Hop on the free downtown trolley to ride back towards the north end of Main Street to catch the live outdoor music of Downtown Alive on Thursday evenings or Main Street Fridays (on Friday nights), held at NOMA Square from mid-March through September. These weekly traditions provide the perfect opportunity to enjoy downtown Greenville on our award-winning Main Street. And while you're at it, take a leisurely stroll through Falls Park on the Reedy and stop to pose for a photo on the iconic Liberty Bridge, the 345-foot suspension bridge that provides the perfect backdrop for viewing the Reedy River Falls below.
See the City on Two Wheels
Also known as Bikeville, Greenville has become a hub for avid cyclists. One of the most popular trails in the area is the Prisma Health Swamp Rabbit Trail, a 22-mile multi-use trail that runs along the Reedy River connecting Travelers Rest with the city of Greenville. Cruise the trail for a few miles before pit-stopping to grab a fresh cinnamon bun at the Swamp Rabbit Cafe and Grocery, a hub for local foods and artisan products. You’ll work up a bit of a hunger (or thirst) if you pedal the whole way to Travelers Rest, so reward yourself with a local brew at the award-winning Swamp Rabbit Brewery & Taproom or with a Lumberjack crêpe at Tandem Crêperie and Coffeehouse. These trailside restaurants allow folks a place to stop in off the Prisma Health Swamp Rabbit Trail, visit with friends, have a bite to eat and enjoy an old-fashioned sense of community. If being on foot is more your speed, hike in one of the three nearby State Parks (Paris Mountain, Jones Gap, or Caesars Head) and take in the natural beauty of one of several waterfalls that reside in the parks. For those in search of a shorter journey, Lake Conestee Nature Preserve has miles of paved and natural trails.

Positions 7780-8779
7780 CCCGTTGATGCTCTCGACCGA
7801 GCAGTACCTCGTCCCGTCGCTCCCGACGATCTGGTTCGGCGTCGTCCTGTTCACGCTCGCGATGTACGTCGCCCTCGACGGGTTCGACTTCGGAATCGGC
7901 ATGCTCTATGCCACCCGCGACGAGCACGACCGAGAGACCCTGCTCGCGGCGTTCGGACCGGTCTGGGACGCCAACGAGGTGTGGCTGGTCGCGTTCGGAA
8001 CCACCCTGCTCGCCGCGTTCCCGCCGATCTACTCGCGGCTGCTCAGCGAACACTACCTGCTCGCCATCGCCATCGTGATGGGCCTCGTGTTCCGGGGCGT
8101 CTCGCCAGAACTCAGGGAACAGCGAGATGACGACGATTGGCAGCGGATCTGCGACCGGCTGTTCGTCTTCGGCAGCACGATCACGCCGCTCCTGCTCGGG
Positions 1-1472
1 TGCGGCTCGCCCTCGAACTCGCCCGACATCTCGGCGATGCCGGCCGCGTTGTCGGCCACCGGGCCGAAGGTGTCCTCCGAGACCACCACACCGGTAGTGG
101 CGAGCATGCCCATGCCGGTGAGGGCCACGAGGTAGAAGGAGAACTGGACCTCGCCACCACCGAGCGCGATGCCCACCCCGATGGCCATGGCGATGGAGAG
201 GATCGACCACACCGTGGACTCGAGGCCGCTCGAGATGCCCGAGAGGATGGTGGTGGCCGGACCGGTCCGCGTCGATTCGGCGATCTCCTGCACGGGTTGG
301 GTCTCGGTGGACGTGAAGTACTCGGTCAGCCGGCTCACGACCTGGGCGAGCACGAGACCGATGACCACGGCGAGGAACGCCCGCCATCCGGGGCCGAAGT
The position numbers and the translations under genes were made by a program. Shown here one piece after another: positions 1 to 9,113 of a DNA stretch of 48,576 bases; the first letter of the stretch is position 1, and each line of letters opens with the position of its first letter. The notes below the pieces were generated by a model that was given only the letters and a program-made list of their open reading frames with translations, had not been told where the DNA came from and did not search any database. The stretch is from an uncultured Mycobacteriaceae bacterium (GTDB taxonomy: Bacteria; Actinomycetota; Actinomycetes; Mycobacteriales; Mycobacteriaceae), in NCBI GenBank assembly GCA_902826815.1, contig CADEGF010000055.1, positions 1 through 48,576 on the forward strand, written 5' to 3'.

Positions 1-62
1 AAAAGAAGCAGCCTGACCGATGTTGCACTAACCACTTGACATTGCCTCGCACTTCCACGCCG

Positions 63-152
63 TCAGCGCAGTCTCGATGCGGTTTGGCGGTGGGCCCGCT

And if you don't have your own bike, not to worry: Reedy Rides and Swamp Rabbit Bike Shoppe have you covered. Who knows...you might even run into former cycling champion George Hincapie, who is proud to call Greenville home. In fact, he owns a Tuscany-inspired inn, Hotel Domestique, that caters to the bike enthusiast or those whom are just seeking out luxury and relaxation.
Take the Scenic Route
As you travel along the Cherokee Foothills Scenic Highway 11 just outside of downtown Greenville, don’t blink—you might miss something spectacular. Lined with trails, waterfalls, and hidden natural landscape treasures, this stretch of highway is simply spectacular. Don't miss Campbell's Covered Bridge—South Carolina's only remaining covered bridge—and the oldest bridge in South Carolina, the Poinsett Bridge. Keep an eye out for the cardboard sign on the side of the road pointing to Burly Bill's BBQ; it's a BBQ lover's dream. Be sure to stop by the boiled peanuts stand on the side of the road for a tasty treat and end your day with a visit to Victoria Valley Vineyards, where you can sit in the French chateau-styled tasting room, which overlooks its forty-seven acres, all the while sipping on your choice of their homegrown European Vinifera wines. Too tired to head back into town? Rest your head at the stunningly picturesque Red Horse Inn in nearby Landrum.